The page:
Tisdall wraps up with a much-needed coverage of Bioperl, a large collection of Perl modules for common bioinformatics operations. I looked forward to this section most of all and was fairly disappointed with its brief, 28-page coverage. The entire chapter can currently be downloaded for free from O'Reilly's website as a PDF, but the Bioperl website has better examples and even a contributed course, though good documentation is still lacking in some areas.

In all, I like this book because it does a good review of introducing object-oriented programming in Perl using relevant bioinformatics examples and introduces the reader to other topics including the DBI, CGI, and GD modules. While I believe this makes the book very useful, the coverage of each of the topics in this book will certainly not give the reader a mastery of any of them. For that, one will need to check out the three previously mentioned titles, along with "Learning Perl Objects, References & Modules." This book does a fine job of introducing these four titles from the bioinformatician's perspective.



Product: Book - Paperback
Title: Web Metrics: Proven Methods for Measuring Web Site Success
Publisher: Wiley
Authors: Jim Sterne, Jim Sterne
Rating: 5/5
Customer opinion - 5 stars out of 5
Everything You Need to Know


One key phrase from this book sticks in my mind and summarizes the entire theme of the book, "You know your Web site is serving pages. But is it serving company?" Indeed, this is the most business-focused book among the ones I've read on web metrics. The author focuses on two major areas: marketing and customer relationship management metrics, which are closely related. If you're seeking a more technical book, I recommend "Scaling for E-Business: Technologies, Models, Performance, and Capacity Planning" by Daniel A. Menasce and Virgilio A. F. Almeida.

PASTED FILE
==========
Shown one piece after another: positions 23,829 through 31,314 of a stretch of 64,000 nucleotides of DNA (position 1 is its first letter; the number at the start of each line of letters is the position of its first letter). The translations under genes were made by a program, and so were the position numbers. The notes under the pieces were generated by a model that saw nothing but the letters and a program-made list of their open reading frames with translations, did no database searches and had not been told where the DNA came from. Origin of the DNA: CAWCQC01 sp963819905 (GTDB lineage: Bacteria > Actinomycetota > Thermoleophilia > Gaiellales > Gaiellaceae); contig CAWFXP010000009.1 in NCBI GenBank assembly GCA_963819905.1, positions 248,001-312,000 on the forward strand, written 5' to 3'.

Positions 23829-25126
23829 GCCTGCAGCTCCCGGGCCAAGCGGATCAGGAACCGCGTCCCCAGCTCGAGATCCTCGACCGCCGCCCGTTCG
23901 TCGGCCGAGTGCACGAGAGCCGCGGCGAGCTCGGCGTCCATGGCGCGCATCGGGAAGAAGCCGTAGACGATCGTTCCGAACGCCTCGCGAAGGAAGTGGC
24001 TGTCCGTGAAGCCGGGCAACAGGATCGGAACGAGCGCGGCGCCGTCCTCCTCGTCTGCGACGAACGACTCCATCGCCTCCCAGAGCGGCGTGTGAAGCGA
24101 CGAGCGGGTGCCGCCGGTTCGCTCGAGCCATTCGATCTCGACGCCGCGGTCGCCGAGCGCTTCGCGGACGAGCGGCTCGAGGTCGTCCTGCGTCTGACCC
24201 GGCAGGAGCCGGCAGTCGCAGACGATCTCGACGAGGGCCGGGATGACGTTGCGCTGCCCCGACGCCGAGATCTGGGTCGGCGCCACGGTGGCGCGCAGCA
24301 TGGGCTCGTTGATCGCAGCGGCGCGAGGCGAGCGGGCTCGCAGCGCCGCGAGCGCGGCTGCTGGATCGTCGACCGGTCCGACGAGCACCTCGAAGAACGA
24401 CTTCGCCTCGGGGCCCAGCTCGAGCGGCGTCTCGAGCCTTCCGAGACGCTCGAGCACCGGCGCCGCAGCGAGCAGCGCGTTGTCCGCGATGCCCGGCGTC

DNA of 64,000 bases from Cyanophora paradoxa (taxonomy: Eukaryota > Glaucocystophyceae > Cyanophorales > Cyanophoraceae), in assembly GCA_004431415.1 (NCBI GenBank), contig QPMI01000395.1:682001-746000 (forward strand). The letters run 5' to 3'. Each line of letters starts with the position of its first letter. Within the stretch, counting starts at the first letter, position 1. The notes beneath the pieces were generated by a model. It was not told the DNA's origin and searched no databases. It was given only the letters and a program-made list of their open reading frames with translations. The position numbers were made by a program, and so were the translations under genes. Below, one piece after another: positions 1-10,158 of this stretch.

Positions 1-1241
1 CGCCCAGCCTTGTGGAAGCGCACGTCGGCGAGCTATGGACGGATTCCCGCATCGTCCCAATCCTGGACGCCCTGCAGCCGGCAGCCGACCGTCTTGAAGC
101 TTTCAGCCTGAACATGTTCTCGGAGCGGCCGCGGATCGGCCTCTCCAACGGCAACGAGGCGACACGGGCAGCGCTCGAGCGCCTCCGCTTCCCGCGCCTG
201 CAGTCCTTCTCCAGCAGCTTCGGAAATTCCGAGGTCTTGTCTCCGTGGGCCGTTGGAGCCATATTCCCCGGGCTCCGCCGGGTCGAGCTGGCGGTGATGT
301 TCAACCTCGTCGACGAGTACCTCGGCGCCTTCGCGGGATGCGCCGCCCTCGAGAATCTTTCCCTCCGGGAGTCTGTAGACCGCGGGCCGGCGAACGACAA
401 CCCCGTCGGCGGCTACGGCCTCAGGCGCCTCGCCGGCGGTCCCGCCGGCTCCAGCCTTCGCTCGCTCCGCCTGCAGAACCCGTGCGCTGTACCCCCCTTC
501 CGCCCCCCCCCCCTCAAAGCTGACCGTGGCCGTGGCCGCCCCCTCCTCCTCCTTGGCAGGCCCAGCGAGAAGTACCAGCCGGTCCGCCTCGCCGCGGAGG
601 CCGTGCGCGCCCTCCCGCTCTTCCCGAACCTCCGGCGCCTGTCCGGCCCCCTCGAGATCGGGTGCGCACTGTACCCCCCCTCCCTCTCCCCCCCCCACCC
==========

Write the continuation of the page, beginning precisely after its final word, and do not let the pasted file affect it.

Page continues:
Not only does this book go deeply into the business-related metrics, but it also shows how select the most meaningful metrics (you cannot economically measure or understand everything). It also shows you how to develop a strategy for gathering and using the metrics, including convincing upper management of the need for the strategy.
Interestingly, you can also take the information provided in this book and use it as the basis for a competitive intelligence strategy, because the very metrics that are meaningful to your business are also key indicators for your competitors. You can either benchmark your competitors, or determine if their measurement strategy is as mature as yours. While the author didn't explicitly cover this, the material in the book certainly gives you the foundation for such a strategy.
If you work in marketing or are responsible for CRM you'll find that the book's approach and wealth of ideas and techniques can be put to immediate use. As a side note, if you are using this book in conjunction with a CRM strategy, you'll also want to read "The CRM Handbook: A Business Guide to Customer Relationship Management" by Jill Dyché, which touches upon the metrics aspects presented in this book, and goes deeper into CRM.
In addition to the material presented in the book, the accompanying web site is equally as valuable, especially the numerous links to related material that is grouped by book chapter.